Mod+ 257. DR. DIANE POWELL FINDS TELEPATHY AMONG AUTISTIC SAVANT CHILDREN

#41
oh my you must be new to the Skeptics game :)
Yeah, I think I got ahead of myself saying that! However much of the good evidence on the Mind-Brain - Survival problem, even though convincing, is essentially subjective. This is potentialy work that could convince some more people because if reproducible under tight conditions it would be difficult to refute. One can hope!
 
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#42
I think her work is amazing but honestly I have seen many cases of PSI which I think are nearly as convincing, and in any case, I don't need more evidence than I have already accumulated.
Surely you will agree that the magnitude of ability this girl has, if true, is something that is far from normal or in any way average?

Here's my point- I'm pretty pessimistic about the possibility that any demonstration of this type, no matter how "watertight" can convince many remaining hard core sceptics. There will always be one more thing the researcher should have done to make the test satisfactory. And this iteration has no end.
If the girl can do what she does in the the way Powell is describing, I think you'd have be extremely pessimistic to think it wouldn't make a difference. Or perhaps there's someone else that can repeatedly telepathically recognize 6 digit numbers 40-50 times in a row with 100% accuracy?
 
#43
Surely you will agree that the magnitude of ability this girl has, if true, is something that is far from normal or in any way average?



If the girl can do what she does in the the way Powell is describing, I think you'd have be extremely pessimistic to think it wouldn't make a difference. Or perhaps there's someone else that can repeatedly telepathically recognize 6 digit numbers 40-50 times in a row with 100% accuracy?
I think this phenomenon has been sitting under our noses for decades! I mean autistic savants do quite outrageous things which each require quite far fetched conventional explanations. Think of the severely retarded twins that could detect prime numbers with many digits, but couldn't do elementary arithmetic (described by Oliver Sacks), or the musical savants that can play an instrument to perfection yet are otherwise hugely retarded. If we are honest, these never made sense under the normal assumption that people learn what they know by normal means.

David
 
#44
The results will not be accepted by skeptics until the study is independently replicated with positive results. In this particular instance, it seems that the ability occurs in only a handful of the world's population. How can the results be replicated in such a situation? The sketics will say,"well, gee, if its only these few subjects, then they probably have an exceptionally clever trick." You'd need another set of similarly 'gifted' individuals to test and they might not be forthcoming.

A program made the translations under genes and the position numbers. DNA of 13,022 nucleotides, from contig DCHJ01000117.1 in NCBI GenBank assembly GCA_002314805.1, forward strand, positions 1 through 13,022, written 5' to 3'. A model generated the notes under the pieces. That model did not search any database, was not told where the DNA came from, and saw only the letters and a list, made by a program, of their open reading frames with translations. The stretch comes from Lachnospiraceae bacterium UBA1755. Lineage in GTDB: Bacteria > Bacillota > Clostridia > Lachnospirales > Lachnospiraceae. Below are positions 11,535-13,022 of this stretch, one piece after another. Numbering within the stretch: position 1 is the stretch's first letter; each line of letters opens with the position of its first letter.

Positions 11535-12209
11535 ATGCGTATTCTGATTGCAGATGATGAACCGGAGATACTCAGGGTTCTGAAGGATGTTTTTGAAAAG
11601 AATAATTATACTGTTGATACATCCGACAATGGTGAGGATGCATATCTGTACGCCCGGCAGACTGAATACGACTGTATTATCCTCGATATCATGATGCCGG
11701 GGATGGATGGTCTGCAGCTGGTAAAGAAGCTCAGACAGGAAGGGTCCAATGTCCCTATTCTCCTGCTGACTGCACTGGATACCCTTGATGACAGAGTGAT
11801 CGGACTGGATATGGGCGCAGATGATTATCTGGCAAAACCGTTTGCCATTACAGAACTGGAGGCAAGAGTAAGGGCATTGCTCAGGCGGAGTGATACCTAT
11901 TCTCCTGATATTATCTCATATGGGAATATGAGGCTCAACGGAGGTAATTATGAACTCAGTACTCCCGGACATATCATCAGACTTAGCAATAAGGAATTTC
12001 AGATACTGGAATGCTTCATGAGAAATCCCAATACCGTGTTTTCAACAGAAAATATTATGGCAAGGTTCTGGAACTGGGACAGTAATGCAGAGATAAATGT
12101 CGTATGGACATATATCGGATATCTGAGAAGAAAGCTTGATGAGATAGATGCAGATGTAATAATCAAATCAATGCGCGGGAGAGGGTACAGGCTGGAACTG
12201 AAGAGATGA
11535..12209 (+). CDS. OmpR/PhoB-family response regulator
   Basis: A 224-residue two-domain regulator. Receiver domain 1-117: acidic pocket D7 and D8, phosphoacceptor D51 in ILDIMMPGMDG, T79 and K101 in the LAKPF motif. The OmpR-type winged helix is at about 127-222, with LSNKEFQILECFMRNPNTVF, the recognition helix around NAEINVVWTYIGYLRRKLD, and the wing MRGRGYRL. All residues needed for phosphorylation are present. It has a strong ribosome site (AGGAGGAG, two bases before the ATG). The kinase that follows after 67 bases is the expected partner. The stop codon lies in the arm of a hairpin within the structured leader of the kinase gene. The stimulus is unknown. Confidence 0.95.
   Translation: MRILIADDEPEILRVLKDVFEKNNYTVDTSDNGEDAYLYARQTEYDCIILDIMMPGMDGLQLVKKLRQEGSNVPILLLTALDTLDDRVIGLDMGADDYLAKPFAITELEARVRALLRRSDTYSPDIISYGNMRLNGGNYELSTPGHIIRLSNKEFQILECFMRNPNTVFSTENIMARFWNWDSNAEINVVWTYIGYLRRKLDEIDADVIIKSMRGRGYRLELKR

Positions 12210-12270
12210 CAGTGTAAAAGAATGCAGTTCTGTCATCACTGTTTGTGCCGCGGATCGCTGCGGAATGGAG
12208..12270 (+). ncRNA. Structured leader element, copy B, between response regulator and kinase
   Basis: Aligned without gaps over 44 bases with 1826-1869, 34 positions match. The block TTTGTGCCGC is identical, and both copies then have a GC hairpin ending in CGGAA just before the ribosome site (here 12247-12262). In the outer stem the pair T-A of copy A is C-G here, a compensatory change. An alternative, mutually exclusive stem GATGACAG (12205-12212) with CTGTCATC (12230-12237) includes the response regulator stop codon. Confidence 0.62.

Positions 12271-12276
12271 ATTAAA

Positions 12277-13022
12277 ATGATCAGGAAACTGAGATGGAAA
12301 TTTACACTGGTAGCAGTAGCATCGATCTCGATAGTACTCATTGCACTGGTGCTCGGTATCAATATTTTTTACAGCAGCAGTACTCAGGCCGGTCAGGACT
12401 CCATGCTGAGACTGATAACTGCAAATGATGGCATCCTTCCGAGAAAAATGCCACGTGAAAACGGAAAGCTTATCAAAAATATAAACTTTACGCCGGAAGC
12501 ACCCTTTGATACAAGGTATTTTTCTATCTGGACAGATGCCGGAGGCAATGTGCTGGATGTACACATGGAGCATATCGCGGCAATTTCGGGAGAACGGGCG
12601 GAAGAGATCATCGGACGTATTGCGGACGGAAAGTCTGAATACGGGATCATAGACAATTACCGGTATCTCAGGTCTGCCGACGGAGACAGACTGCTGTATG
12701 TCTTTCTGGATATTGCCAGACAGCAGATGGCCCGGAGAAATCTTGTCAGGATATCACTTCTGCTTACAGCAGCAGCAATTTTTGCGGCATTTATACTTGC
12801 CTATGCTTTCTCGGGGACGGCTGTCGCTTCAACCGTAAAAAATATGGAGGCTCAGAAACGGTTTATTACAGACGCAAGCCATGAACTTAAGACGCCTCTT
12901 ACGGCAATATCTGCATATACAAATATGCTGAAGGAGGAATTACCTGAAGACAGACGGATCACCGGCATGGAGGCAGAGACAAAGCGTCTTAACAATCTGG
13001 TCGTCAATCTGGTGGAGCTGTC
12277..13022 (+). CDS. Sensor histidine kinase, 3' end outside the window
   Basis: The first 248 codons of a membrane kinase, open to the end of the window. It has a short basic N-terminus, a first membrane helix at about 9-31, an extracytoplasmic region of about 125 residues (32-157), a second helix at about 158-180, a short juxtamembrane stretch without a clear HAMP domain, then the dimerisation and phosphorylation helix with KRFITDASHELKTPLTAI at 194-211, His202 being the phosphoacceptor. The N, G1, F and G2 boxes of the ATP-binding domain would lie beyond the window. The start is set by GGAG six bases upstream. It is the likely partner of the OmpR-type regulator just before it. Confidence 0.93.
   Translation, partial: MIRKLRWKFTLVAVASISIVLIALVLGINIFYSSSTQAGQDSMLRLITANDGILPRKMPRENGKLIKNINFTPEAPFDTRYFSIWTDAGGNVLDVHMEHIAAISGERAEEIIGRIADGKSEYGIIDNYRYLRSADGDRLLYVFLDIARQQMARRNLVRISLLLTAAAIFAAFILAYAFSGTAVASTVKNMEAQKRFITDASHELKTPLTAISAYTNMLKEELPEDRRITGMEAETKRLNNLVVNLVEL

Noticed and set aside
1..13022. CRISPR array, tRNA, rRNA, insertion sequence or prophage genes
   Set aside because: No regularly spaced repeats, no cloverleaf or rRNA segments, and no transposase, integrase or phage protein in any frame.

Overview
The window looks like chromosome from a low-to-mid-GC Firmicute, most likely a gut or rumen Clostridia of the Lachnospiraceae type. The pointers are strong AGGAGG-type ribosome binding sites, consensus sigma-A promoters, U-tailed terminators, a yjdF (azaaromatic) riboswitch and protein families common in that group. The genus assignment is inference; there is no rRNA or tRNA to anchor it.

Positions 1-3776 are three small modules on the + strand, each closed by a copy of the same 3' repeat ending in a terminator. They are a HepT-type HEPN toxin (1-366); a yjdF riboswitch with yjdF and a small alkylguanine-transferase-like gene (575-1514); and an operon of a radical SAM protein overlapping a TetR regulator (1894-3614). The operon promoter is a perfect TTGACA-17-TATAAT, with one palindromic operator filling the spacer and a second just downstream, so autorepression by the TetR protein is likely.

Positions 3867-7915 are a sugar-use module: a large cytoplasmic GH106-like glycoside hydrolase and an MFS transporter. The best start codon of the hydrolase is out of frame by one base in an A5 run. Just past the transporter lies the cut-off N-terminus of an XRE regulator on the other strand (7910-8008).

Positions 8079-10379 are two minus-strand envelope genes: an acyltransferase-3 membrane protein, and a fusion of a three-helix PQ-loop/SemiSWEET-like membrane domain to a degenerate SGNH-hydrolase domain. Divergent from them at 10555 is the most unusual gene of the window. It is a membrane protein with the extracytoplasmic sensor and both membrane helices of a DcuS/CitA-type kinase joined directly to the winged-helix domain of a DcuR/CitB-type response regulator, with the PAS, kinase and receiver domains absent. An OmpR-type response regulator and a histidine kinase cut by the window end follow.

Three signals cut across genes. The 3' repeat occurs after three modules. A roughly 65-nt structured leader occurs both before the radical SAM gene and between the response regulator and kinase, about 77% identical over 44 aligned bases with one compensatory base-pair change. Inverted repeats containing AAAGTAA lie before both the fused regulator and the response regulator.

#45
Given what seems to be an intensely paranoid society, I suppose it is a good thing children with so-called telepathic superpowers also exhibit apparent autism, otherwise they could get locked up. I mean, who among us would really be okay with “non-mentally-challenged” people out-and-about who can telepathically know the bank account numbers, passwords, or deep dark secrets of everyone they meet? Historically, society tends to persecute those who truly seem to have “potentially threatening” so-called “gifts” (or governments abduct them into secret spy programs!).

So what, do such children lose their so-called telepathic powers as they age? Where are all the autistic telepathic adults?
 
#46
I think this phenomenon has been sitting under our noses for decades! I mean autistic savants do quite outrageous things which each require quite far fetched conventional explanations. Think of the severely retarded twins that could detect prime numbers with many digits, but couldn't do elementary arithmetic (described by Oliver Sacks), or the musical savants that can play an instrument to perfection yet are otherwise hugely retarded. If we are honest, these never made sense under the normal assumption that people learn what they know by normal means.
Yes, Stephen Wiltshire has an interesting story. If brain /= mind, what's really up with the "telepathy", "HSAM/photographic memory", "genius savant"?
 
#47
I'm curious about Dr. Powell's model. I'm a bit confused about keeping such a thing private until publication in a scientific paper. Wouldn't it make sense to present this model openly?
Yeah, that's a tricky one. Maybe she wants to have it peer reviewed first. Or maybe have the paper out so she gets priority. I've seen other much more mainstream researchers worried about getting "scooped". But it seems to me that for something like this, there isn't a ton of people knocking down this door. Still, yeah, this stood out to me.